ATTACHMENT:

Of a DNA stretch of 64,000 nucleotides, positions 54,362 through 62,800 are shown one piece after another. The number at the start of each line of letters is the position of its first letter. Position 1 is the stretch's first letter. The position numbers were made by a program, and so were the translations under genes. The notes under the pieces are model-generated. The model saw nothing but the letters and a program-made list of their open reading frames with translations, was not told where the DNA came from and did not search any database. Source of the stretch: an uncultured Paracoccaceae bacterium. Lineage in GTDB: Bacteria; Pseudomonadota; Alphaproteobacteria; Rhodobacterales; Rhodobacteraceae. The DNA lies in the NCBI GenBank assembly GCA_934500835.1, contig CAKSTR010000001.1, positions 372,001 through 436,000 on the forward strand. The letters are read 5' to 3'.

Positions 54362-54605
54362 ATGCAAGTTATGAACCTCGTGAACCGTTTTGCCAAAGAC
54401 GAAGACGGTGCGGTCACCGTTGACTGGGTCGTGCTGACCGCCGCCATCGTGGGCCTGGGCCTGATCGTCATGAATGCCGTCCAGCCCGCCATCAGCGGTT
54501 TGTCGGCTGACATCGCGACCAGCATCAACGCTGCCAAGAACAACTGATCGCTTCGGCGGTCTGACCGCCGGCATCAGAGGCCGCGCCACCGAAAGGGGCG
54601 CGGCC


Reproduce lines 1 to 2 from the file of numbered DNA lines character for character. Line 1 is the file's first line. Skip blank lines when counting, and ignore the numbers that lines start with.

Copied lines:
Of a DNA stretch of 64,000 nucleotides, positions 54,362 through 62,800 are shown one piece after another. The number at the start of each line of letters is the position of its first letter. Position 1 is the stretch's first letter. The position numbers were made by a program, and so were the translations under genes. The notes under the pieces are model-generated. The model saw nothing but the letters and a program-made list of their open reading frames with translations, was not told where the DNA came from and did not search any database. Source of the stretch: an uncultured Paracoccaceae bacterium. Lineage in GTDB: Bacteria; Pseudomonadota; Alphaproteobacteria; Rhodobacterales; Rhodobacteraceae. The DNA lies in the NCBI GenBank assembly GCA_934500835.1, contig CAKSTR010000001.1, positions 372,001 through 436,000 on the forward strand. The letters are read 5' to 3'.

Positions 54362-54605